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Expert on social and emotional development in infants and toddlers to address families, caregivers May 13 at Syracuse University
Expert on social and emotional development in infants and toddlers to address families, caregivers May 13 at Syracuse UniversityApril 20, 2009Michele Barrettmibarret@syr.edu
Holly Brophy-Herb G’92, Ph.D.’96, a sought-after resource in the field of child development and an alumna of Syracuse University, will present “Tools for the Mind and Heart: Nurturing Social-Emotional Competencies in Infants and Toddlers” for the third annual Jack Reilly Distinguished Lecture at Syracuse University, hosted by SU’s College of Human Ecology, on Wednesday, May 13, at 7 p.m. in Shemin Auditorium in the Shaffer Art Building.
The event, co-sponsored by Child Care Solutions, is free and open to the public. It should be of particular interest to parents, grandparents and caregivers. R.S.V.P.s are preferred by Tuesday, May 5, by contacting Rebecca Bruzdzinski at 443-2243 or email@example.com. Free parking is available in the Q4 lot, accessible via College Place and across the street from the Shaffer Art Building.
The Jack Reilly Distinguished Lecture Series in Infant & Toddler Caregiving was launched in 2007 thanks to the generous support of SU alumnus John D. Reilly III ’69, G’70 and his wife, Patricia M. Reilly. The Jack Reilly Distinguished Lecture Series is part of the Jack Reilly Institute for Early Childhood and Provider Education, which the Reillys established in perpetuity in honor of their son Jack (John D. Reilly IV), who was killed in a tragic fire at a licensed day-care facility in California in 1989. Bringing together child development experts and students, as well as infant and toddler caregivers and prospective caregivers, these lectures take place annually in Syracuse.
Brophy-Herb is associate professor of child development in the Department of Family and Child Ecology at Michigan State University. She holds a bachelor’s degree in elementary/early childhood education, as well as a master’s degree in child development and family studies and a Ph.D. in child development with an emphasis on infant/toddler development, both from SU.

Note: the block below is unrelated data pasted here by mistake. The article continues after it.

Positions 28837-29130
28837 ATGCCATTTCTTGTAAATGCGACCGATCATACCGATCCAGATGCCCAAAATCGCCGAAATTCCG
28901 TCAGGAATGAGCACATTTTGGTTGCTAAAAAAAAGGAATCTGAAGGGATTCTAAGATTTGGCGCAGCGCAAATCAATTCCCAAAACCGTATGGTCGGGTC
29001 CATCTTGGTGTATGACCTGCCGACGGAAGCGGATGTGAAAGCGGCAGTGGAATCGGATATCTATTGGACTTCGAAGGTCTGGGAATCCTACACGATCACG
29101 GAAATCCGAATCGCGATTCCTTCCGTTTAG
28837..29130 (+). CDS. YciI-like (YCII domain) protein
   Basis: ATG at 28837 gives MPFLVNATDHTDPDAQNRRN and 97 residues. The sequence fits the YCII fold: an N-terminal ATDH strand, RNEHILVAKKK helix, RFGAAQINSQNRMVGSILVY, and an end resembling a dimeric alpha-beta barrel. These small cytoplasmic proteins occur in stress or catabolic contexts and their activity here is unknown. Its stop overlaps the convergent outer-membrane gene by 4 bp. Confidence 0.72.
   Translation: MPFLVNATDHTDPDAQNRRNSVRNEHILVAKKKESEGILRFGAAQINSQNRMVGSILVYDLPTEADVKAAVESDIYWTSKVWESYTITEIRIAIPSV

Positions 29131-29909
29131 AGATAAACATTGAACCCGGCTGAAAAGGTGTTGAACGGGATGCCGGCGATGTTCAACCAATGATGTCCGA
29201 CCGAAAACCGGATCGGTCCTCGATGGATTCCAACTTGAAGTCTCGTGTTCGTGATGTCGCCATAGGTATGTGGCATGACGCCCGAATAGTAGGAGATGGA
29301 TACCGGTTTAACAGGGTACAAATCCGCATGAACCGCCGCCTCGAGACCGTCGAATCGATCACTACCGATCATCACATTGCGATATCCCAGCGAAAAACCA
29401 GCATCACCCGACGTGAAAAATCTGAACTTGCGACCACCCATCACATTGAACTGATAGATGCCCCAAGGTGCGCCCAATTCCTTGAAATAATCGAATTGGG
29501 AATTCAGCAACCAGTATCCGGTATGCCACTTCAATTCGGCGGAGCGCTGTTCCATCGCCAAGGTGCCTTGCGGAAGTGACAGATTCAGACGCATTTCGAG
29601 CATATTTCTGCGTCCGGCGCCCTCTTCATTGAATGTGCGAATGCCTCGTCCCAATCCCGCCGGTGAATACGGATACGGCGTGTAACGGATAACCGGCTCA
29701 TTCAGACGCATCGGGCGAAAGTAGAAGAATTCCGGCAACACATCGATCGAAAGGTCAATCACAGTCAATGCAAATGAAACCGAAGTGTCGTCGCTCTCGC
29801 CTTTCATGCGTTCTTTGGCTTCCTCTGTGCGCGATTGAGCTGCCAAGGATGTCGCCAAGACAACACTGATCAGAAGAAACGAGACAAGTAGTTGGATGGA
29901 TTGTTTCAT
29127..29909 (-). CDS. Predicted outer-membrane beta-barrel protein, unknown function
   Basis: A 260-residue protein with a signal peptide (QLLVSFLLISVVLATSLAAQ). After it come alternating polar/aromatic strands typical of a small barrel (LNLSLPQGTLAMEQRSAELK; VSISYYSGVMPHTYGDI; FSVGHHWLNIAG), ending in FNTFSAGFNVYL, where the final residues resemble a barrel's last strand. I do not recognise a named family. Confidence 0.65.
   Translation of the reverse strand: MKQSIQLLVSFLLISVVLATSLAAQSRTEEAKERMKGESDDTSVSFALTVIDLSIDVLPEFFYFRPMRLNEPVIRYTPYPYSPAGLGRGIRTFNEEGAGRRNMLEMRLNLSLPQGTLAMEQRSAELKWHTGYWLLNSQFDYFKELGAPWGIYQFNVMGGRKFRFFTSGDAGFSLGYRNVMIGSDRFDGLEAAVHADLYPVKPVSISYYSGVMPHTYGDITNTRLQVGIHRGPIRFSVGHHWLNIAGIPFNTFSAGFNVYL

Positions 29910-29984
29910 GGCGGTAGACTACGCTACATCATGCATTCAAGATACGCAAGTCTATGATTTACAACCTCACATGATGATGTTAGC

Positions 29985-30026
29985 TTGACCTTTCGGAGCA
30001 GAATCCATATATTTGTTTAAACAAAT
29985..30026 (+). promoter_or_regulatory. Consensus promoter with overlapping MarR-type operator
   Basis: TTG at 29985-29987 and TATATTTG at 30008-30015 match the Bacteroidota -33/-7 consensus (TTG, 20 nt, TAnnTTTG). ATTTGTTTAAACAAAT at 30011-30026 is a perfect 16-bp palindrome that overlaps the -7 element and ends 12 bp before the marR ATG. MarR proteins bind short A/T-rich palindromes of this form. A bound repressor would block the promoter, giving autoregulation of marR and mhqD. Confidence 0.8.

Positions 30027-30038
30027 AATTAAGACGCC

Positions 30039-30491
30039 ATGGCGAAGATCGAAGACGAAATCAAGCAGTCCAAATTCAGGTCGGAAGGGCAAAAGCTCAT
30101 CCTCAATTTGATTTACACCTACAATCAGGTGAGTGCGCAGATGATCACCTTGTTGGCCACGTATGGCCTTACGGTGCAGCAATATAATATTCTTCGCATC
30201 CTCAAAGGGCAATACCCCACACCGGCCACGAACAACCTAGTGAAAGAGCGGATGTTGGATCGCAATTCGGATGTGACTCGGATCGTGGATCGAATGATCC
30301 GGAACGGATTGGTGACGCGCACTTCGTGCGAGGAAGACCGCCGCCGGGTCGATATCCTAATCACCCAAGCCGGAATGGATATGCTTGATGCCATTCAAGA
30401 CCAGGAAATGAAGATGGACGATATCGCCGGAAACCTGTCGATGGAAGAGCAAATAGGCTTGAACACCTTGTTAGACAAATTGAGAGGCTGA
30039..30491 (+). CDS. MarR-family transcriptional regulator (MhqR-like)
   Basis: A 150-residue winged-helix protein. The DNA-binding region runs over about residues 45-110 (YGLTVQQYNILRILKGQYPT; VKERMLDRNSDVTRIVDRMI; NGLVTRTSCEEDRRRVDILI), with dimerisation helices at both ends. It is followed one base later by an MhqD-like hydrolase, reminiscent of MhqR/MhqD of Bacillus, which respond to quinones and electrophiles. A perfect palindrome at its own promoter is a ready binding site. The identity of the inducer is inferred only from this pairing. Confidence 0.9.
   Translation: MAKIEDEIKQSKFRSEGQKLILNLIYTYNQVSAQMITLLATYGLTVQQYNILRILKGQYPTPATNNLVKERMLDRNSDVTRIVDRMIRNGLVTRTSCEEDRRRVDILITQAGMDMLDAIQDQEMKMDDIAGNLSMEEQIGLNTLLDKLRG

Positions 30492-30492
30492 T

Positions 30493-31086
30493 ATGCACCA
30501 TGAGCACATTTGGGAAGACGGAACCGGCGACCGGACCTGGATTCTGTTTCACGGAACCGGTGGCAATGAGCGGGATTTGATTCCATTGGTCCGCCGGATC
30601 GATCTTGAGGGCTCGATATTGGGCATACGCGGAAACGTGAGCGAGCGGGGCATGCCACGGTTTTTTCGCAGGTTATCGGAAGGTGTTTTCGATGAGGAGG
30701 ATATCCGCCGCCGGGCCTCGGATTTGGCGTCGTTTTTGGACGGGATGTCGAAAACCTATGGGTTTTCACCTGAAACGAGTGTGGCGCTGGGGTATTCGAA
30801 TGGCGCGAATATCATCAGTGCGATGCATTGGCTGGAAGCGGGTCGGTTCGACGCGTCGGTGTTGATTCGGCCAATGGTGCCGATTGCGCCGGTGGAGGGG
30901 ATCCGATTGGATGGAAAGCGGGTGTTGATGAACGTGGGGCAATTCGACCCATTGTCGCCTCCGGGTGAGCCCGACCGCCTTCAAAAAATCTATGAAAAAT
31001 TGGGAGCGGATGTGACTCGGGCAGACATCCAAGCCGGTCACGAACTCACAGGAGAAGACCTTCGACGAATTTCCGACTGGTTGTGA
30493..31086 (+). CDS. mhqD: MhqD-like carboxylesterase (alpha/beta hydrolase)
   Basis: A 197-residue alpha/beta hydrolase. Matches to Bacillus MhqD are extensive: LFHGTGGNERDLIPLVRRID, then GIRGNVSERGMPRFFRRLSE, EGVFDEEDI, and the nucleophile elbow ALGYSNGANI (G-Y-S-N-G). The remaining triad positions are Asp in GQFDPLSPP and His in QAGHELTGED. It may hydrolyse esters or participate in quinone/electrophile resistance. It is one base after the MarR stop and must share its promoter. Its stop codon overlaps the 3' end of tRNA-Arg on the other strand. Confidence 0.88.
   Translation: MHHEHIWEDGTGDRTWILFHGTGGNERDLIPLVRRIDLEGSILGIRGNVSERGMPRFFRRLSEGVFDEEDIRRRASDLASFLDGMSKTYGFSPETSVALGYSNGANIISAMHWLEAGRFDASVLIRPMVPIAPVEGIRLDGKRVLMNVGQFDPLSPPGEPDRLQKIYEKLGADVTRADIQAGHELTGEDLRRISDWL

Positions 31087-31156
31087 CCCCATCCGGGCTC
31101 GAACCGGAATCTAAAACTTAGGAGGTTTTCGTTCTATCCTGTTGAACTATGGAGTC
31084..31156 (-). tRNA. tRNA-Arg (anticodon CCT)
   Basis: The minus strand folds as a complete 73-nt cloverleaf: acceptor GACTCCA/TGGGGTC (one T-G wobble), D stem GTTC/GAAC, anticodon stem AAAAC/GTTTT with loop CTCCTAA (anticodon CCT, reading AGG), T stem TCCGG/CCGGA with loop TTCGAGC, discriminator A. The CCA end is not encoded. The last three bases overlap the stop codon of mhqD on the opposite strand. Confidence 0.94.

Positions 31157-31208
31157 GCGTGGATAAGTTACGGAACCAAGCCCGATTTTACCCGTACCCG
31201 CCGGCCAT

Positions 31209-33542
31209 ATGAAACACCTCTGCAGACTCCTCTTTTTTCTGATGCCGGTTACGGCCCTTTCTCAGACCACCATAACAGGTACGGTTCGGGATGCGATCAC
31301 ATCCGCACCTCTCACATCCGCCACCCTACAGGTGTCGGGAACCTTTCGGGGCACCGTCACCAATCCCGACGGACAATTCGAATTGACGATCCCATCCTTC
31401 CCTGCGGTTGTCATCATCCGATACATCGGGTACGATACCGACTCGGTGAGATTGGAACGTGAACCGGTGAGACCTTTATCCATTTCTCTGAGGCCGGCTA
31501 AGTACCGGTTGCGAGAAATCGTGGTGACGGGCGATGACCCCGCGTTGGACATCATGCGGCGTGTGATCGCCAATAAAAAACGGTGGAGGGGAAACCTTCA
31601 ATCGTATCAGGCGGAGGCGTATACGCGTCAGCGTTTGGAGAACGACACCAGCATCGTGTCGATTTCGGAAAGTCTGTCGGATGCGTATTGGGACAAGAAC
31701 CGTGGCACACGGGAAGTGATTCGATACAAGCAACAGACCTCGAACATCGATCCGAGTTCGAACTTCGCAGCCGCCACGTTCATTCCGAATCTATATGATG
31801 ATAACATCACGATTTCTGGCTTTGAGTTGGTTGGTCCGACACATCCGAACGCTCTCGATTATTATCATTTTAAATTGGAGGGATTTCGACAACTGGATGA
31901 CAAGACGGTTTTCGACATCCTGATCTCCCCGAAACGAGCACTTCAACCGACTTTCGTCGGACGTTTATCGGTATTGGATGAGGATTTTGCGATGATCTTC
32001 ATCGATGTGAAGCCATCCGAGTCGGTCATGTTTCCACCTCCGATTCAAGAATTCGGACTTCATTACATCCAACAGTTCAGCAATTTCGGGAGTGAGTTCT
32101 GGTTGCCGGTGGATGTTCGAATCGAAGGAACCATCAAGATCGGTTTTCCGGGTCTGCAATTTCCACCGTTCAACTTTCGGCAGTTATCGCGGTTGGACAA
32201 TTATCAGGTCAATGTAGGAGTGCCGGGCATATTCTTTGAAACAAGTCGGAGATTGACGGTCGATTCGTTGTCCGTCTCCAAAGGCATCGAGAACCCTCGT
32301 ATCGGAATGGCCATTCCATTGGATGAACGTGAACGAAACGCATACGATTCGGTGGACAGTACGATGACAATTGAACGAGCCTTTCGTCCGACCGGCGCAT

Brophy-Herb’s research focuses on the social-emotional development of infants and toddlers, including the qualities of caregiver-infant/parent-infant relationships that result in healthy socio- emotional development. Her research has included extensive work in studying how infants/toddlers and their significant adults communicate and respond to each other in emotionally healthy ways and how infants and toddlers gain the social and emotional developmental competencies that allow them to grow and learn effectively in their environments.
Pursuant with her research interests, Brophy-Herb’s portfolio of projects includes leading a curriculum development and evaluation study aimed at enhancing early social and emotional development in infants and toddlers at risk. She is also a co-investigator of the national Early Head Start Research and Evaluation Project/Pathways to Family Health project.
The Jack Reilly Distinguished Lecture is part of the 33rd Annual Quality Infant Toddler Caregiving Workshop led by Alice Honig, professor emerita of child development in the College of Human Ecology, and taking place May 11-15 at SU. As the only event of its kind, this workshop draws participants from all over the world. It is designed to help people seeking an understanding of infant development and practical training in infant/toddler caregiving. The workshop is based on research and theory in the areas of social-emotional, cognitive, motor, sensory and language development.
In the workshop, daily routines are emphasized as opportunities for loving and learning experiences, and for promoting competence. Practical applications of lectures include observations and hands-on interactions with infants. A variety of infant/toddler videos and films are shown.
Honig has done extensive research and written books and articles on infants and toddlers, language development, child-care practices, preschooler social development, fathering and the effects of divorce on children. She teaches workshops for caregivers of infants and toddlers, and she has lectured widely. Honig is a licensed psychologist and a fellow of both the American Psychological Association and the Society for Research in Child Development.
About the College of Human Ecology at Syracuse University
The College of Human Ecology is dedicated to excellence in professional academic education and integrates publicly engaged scholarship as a philosophy and method in all of its degree programs. The college brings together a rich history of academic programs whose signatures of social responsibility and justice join new and evolving majors reflective of educating global citizens whose leadership can-and does-change the places and people where they live and work.
Previously known as the College of Human Services and Health Professions until it was renamed in 2007, the College of Human Ecology hosts seven departments with strong roots in SU history: Child and Family Studies; Health and Wellness; Hospitality Management; Marriage and Family Therapy; Nutrition Science and Dietetics; Sport Management; and the School of Social Work.